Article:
Data Ready

La Trobe University

Data Ready background

Data Ready
La Trobe University

Data Ready background

Data Ready
La Trobe University

Data Ready background

Data Ready

International context

It is useful to see the direction of research data management in Australia in an international context. We can see that research funders in other countries are pushing harder and demanding more of researchers than is required in Australia, and we anticipate that Australia will follow that lead. This page reviews some significant examples from overseas.

International funders

The OECD Principles and Guidelines for Access to Research Data from Public Funding (2007) set out some guidelines around the management of research data and primary materials.

The OECD Principles and Guidelines makes recommendations at the policy level, and have the ultimate goal “to improve the efficiency and effectiveness of the global science system.” The Guidelines are made on the following principles:

  • Openness
  • Flexibility
  • Transparency
  • Legal conformity
  • Protection of intellectual property
  • Formal responsibility
  • Professionalism
  • Interoperability
  • Quality
  • Security
  • Efficiency
  • Accountability
  • Sustainability.

The benefits are explained at the societal level and across science and research as a whole. First, “Its use will undoubtedly facilitate the scientific endeavour and therefore contribute to the betterment of society.” Regarding science and research, the benefits of access to and sharing of data are that it:

  • reinforces open scientific inquiry;
  • encourages diversity of analysis and opinion;
  • promotes new research;
  • makes possible the testing of new or alternative hypotheses and methods of analysis;
  • supports studies on data collection methods and measurement;
  • facilitates the education of new researchers;
  • enables the exploration of topics not envisioned by the initial investigators; and
  • permits the creation of new data sets when data from multiple sources are combined.

Australia, as an OECD member, is expected but not legally bound to implement the OECD principles and guidelines.

In the UK, the Economic and Social Research Council (ESRC) set some fairly demanding guidelines in its Research Data Management Policy (2015).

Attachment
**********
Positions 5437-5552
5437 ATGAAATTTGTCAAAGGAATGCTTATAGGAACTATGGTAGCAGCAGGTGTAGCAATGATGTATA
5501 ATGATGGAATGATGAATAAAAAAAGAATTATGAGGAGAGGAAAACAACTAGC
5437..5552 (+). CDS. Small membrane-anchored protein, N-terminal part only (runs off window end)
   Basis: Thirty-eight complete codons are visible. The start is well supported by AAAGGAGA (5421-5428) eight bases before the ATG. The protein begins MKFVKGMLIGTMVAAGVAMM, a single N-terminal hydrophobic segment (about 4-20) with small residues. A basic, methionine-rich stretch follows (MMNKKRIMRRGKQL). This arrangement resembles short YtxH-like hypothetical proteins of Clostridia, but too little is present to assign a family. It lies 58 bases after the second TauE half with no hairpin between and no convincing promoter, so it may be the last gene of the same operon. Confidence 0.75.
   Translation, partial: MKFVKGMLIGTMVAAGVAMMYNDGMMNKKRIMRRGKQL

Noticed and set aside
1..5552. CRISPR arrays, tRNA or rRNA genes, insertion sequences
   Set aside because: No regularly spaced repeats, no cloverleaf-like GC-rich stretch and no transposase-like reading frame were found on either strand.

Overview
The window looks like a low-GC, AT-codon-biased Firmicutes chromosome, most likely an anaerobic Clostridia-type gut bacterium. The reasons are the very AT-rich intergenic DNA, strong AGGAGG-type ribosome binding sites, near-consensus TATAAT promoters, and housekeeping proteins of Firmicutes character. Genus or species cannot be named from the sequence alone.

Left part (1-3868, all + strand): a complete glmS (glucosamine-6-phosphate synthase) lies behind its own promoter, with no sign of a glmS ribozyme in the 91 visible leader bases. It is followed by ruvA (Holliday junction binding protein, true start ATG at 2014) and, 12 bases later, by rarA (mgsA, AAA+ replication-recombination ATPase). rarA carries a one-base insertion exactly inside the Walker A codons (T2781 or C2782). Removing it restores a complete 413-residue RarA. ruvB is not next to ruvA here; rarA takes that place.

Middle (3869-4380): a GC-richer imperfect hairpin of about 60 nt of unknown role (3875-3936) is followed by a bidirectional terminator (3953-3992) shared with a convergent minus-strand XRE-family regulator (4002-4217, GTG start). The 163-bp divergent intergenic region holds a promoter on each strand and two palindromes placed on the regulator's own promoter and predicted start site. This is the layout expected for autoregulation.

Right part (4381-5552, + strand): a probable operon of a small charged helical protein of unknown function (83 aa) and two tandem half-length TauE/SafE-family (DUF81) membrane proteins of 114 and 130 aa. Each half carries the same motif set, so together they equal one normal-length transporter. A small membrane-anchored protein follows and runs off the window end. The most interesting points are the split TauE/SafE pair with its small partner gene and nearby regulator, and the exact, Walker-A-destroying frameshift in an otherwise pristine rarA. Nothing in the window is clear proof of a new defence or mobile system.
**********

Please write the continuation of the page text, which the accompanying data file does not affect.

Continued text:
Somewhat similarly to the Australian Code for the Responsible Conduct of Research, the ESRC policy sets out the responsibilities of grant applicants, grant holders, grant holders’ institutions, the ESRC itself, and ESRC data service providers. The responsibilities are aligned to a number of principles and supported by notes on implementation.

There are some noteworthy elements of the ESRC policy, including the following:

  • Data sharing
    • It is assumed that data will be shared
    • A strong case must be mounted for not sharing data
    • Sanctions may be applied if data is not deposited in a timely manner.
  • Sensitive data
    • It is even assumed that sensitive data will be shared.
    • For data obtained from human participants, grant holders must seek to secure consent for data sharing or alternatively appropriately anonymise the data or discuss secure access mechanisms to make sharing possible.
  • Data deposit
    • All data created or repurposed during the lifetime of the grant with a responsible data repository will be deposited within three months of the end of the grant.

In the US, the NIH has had a position on data sharing since 2003, stating that “[d]ata sharing is essential for expedited translation of research results into knowledge, products and procedures to improve human health.”

The NIH has several requirements for researchers:

  • The NIH expects and supports the timely release and sharing of final research data from NIH-supported studies for use by other researchers.
  • “... investigators submitting an NIH application seeking $500,000 or more in direct costs in any single year are expected to include a plan for data sharing or state why data sharing is not possible.”